What to Do With Renters Insurance When You Move

Quick Answer

When you move, you may cancel renters insurance or transfer the policy to your new rental. If you’re buying a home, renters insurance won’t cover the new house—you’ll need to shop for a homeowners insurance policy instead.

A couple smiles at each other as they sit on the floor of their new home while they have moving boxes behind them.

Renters insurance can protect you from damage, theft or other problems that might occur when you're renting a home or an apartment. But what happens to your policy if you're moving? While you may be able to cancel the policy anytime, keeping it active until you're out of the space can ensure you're covered right up until moving day.

If you're moving to another rental, you may be able to transfer the insurance to your new place instead of canceling. But if you're buying a home, you'll need to get a different type of coverage.

What to Do With Renters Insurance When You Move

Deciding what to do with your renters insurance comes down to where you're moving and what your insurance policy stipulates. If you're moving to a new rental, you may be able to move your policy to the new address, as long as your insurance company provides coverage in your new neighborhood.

What if you're buying a home? Renters insurance doesn't cover a home that you own, so you'll need to start shopping for homeowners insurance instead. The company you bought renters insurance from may also offer homeowners insurance, but make sure to shop around to find the best quote and policy for your needs.

How to Transfer Your Policy

Transferring a renters insurance policy from one rental to another is a pretty straightforward process. Here's an overview of the steps:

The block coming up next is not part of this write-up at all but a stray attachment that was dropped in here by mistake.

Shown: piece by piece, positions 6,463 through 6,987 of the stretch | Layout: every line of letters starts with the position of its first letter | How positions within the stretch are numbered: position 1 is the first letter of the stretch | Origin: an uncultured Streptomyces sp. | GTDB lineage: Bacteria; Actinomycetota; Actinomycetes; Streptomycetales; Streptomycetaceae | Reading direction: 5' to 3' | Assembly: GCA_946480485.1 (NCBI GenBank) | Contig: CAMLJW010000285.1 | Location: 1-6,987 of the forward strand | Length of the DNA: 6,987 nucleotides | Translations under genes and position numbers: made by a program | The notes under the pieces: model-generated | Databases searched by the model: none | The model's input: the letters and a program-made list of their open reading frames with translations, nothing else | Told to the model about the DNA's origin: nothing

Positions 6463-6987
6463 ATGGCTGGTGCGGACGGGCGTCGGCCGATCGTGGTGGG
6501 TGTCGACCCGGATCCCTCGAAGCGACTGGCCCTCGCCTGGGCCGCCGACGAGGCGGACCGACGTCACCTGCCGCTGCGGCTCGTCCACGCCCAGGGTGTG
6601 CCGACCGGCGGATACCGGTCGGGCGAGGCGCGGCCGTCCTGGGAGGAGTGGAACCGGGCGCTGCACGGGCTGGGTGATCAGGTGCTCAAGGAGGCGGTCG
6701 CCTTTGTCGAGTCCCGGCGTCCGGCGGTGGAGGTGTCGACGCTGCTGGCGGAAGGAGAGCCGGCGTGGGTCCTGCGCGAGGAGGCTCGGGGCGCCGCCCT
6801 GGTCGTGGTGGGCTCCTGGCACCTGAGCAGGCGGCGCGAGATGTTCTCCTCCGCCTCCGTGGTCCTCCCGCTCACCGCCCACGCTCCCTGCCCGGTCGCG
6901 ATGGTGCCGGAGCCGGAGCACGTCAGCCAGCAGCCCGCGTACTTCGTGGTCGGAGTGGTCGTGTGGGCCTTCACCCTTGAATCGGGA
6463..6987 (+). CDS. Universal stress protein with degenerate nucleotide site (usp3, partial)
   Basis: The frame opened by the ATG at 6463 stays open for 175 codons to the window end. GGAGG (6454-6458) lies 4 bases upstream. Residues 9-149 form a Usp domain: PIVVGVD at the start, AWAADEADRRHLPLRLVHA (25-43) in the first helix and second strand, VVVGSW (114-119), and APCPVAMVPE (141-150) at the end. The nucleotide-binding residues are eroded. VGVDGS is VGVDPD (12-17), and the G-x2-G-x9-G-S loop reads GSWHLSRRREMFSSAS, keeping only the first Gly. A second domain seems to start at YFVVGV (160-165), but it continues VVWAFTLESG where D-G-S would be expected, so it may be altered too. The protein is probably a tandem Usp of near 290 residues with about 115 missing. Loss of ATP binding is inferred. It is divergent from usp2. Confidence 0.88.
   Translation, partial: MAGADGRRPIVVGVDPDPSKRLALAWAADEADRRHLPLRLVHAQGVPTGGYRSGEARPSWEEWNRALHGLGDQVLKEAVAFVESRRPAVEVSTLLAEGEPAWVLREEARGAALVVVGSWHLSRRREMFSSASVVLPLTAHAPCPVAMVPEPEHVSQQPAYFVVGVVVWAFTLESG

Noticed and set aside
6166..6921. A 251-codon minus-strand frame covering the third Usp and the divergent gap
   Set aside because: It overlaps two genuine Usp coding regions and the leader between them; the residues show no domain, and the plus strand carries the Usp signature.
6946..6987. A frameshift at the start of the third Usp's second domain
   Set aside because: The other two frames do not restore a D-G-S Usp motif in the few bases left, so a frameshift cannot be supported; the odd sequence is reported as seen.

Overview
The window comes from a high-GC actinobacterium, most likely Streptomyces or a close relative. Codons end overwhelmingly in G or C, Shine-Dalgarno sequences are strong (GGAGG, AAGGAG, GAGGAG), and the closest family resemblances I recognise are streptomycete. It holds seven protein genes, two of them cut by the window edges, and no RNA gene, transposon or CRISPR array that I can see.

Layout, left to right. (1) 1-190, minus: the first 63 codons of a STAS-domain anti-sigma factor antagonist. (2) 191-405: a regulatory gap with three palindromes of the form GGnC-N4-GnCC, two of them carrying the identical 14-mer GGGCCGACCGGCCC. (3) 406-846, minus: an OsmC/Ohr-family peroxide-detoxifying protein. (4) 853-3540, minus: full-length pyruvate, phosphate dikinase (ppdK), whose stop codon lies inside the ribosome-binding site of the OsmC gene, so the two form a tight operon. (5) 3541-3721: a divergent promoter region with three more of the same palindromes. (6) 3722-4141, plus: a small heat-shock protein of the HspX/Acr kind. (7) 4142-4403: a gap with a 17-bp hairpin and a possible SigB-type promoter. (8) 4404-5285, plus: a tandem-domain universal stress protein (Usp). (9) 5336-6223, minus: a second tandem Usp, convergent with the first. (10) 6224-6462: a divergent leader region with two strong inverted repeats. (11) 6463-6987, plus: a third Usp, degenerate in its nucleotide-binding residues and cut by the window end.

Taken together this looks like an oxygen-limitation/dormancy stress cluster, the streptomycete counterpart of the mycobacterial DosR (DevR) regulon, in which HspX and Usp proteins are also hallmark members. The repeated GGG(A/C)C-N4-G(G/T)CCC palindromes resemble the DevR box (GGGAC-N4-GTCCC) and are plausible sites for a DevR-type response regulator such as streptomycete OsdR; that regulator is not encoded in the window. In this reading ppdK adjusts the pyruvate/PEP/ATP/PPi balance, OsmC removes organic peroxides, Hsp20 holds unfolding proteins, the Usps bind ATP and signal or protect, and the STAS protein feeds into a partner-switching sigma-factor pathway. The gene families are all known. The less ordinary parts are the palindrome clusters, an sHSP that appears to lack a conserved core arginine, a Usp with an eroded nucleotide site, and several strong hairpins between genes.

1. Make sure your policy is transferable. Call your insurance company or review your policy to get the details.
  2. Give the insurance company your new address. You may be able to change your address online or by calling an insurance agent.
  3. Review the cost. The address change could result in a rate change. Monthly renters insurance premiums generally range from $15 to $30, and pricing factors include the neighborhood's crime rate and history of natural disasters, and the type of home you're moving into. Any changes you make to your coverage or deductible could also impact your premium. If you're not happy with your new rate, you could get quotes from other companies to make sure it's competitive.
  4. Get your updated policy. If you agree to any new costs and other details of the transfer, you'll get an updated policy with your new address.

How to Cancel Your Policy

Like transferring your policy, canceling renters insurance is also relatively simple. The process can vary depending on your insurance provider, but these are the general steps:

  1. Notify your insurer. You may be able to cancel online, by phone, by mail or in person.
  2. Set the cancellation date. The insurance provider may ask for the date when you want coverage to end, or the policy could be canceled the day you contact the company. Keep in mind that canceling before moving can be risky. This would leave your property unprotected in the days or weeks leading up to your move.
  3. Pay what's due (or collect your refund). You may get a final bill for the unpaid premium amount. But if you paid upfront, you could get a partial refund from the insurance company.

Does Insurance Cover Your Belongings When You Move?

Renters insurance covers your property when it's in the rental, but may not cover property while it's being moved. It's important to read the policy terms to see what moving coverage is available. Also, ask moving companies what protection they provide if items are broken or lost while packing or moving. If you're making the move on your own, a rental truck company might also provide some coverage options for your belongings.

The Bottom Line

Renters insurance can be worth keeping, even if your new landlord doesn't require it. And transferring your policy from one rental to the next instead of canceling and applying for new coverage could save you some time. Without it, you might have to shoulder the entire financial burden if your possessions get stolen or damaged.

As you pack, consider taking an inventory and estimating the value of your property. When everything is totaled, you might find that your current coverage falls short of what you need, and increasing coverage could give you some extra peace of mind.